Friday, June 04, 2004

The Ave Maria Chronicles: Responses and Addenda

I'm getting responses to my material -- for a change, to my own site rather than Mark Shea's.

In fact, Ambrose brought up a very good point: "To my knwoledge there are only two econ professors on staff at AMU Naples at this time: Gabriel Martinez and Guillermo Montez. I confess I know almost nothing about these gentlemen, but some quick searches reveal some rather esoteric works with few sniffs of a 'neo-conservative laissez faire' bent - whatever that is." (Well, if you don't know, how could you "sniff" it out if it was there?) "Given that the econ departments of many Catholic schools are overrun with Marxists and socialists of various stripes, I'm wondering what a Catholic econ department should look like, and whether the Holy Father would find AMU's any more exceptionable than, say, Georgetown's. If I didn't know better, I'd think that your ideal would be one filled with distributists..."

As a matter of fact, Ambrose, I do think so. So would several popes of the last century. After the fall of communism, John Paul II was quick to remind the West of the excesses of capitalism, in the rush to rebuild the East.

Closer to home, there was a lot of word on the street that Michael Novak, and one other gentleman of that ilk, was going to be on the economics faculty. Maybe so, but I took the time to check the economics course of study at the AMU website: "Because the ultimate goal of economics is to understand the truth about the economy and to suggest ethical and appropriate courses of action, the study of Catholic Social Teaching is crucial. Understanding that the economy is a means for the fulfillment of the human person and not the converse, we guide our study of economics by the three pillars of the Social Magisterium: human dignity, solidarity, and subsidiarity. Thus our courses emphasize the primacy of labor, the right to private property, the right to economic initiative, the just regulation of the economy by government, and the role of intermediate organizations."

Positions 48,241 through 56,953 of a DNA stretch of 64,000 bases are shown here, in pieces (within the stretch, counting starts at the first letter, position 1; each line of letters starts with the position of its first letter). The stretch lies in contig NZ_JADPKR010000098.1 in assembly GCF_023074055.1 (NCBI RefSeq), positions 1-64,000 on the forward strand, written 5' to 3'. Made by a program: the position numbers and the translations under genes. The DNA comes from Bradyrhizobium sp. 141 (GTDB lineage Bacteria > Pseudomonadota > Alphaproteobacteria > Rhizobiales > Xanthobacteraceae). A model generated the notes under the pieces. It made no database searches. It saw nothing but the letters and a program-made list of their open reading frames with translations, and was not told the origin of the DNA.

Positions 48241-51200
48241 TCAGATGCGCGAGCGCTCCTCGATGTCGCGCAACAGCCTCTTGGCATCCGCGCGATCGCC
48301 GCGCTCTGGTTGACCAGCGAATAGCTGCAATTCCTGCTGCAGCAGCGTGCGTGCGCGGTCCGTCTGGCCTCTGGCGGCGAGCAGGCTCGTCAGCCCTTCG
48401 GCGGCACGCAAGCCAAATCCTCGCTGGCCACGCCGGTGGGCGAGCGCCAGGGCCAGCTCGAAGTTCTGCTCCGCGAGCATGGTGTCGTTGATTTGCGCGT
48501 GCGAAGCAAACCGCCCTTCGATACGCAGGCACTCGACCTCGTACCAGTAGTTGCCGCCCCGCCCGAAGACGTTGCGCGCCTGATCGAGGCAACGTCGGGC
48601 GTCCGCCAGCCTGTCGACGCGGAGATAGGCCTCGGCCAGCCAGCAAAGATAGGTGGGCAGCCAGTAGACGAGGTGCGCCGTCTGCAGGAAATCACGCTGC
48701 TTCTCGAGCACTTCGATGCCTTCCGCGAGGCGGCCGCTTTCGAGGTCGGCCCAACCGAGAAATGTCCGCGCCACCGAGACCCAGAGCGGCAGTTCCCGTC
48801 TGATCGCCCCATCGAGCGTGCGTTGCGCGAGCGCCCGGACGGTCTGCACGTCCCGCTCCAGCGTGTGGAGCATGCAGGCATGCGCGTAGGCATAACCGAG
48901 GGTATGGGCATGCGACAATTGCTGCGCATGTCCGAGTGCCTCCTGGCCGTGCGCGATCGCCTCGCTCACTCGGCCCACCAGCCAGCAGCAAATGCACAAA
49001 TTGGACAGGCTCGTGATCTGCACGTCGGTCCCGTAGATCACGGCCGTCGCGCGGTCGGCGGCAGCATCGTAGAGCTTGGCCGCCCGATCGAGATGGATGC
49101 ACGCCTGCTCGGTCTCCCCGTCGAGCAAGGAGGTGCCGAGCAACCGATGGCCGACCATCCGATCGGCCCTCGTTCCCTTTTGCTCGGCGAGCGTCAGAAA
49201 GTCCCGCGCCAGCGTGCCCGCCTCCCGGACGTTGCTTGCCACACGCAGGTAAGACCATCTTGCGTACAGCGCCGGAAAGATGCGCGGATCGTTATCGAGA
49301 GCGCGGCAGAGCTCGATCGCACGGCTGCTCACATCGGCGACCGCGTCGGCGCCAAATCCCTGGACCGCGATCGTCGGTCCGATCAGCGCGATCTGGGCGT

Now, that's more like it (and they do include Belloc on the reading list, by the way), and if they can live up to that, I'm happy to stand corrected. In fact, I'm more than happy, I'm damned delerious, if the project as a whole reflects that philosophy.

You see, in a classic sense, a university is not merely an isolated enclave. It draws a segment of the larger society to itself. That's why college towns have a certain characteristic about them. This is more than just building an educational institution. Mr Monaghan and those who assist him have a unique opportunity to inculcate a Catholic way of life on the larger society.

To that end, the original plans for the Town of Ave Maria, Florida, appear to resemble a "Catholic suburb," with all segments of land use carefully segregated, and accessible to one another mainly by automobile, as opposed to pedestrian traffic. This post-war phenomenon of urban planning has led to a waste of resources, and a push toward material excess that is characteristic of the "cultural Calvinism" that is American life. That is, you have to be a two-car family with a big house on a half- or one-acre lot to have "the good life" -- to say nothing of living the Catholic vision, as made manifest in this case. On the other hand, the proposal from the Notre Dame architecture students shows a careful mixed-use approach, more in keeping with traditional neighborhood development, and thus more conducive to various segments of the local culture interacting, and thus learning from, each other. One would hope for more emphasis on alternative forms of housing, including affordable options such as townhouses and garage apartments, to allow for a more balanced social structure in the town.

In other words, I should be able to walk from my home at one end of town, to work or shopping or whatever, in about ten minutes, or half a mile. How can you share the Faith with your neighbor, if the setting does not lend itself to meeting him? It's easier to do so on the sidewalk, than from a car. It's also easier if the wife doesn't have to put the kids in day care and work full-time, just so the family can afford to live there.

Mr Monaghan, to his great credit, left behind much of his career ambitions, to devote his life to using his fortune for spreading the Faith. If I were in a position to advise him (and I don't tend to move in those circles), I would suggest he spend less time reading Frank Lloyd Wright (who deserves more credit as an architect than as an urban planner), and more time reading Thomas Storck and Peter Maurin. The latter was influential in Dorothy Day's establishment of the Catholic Worker movement, and told of how both the rich and poor should help, and learn from, each other.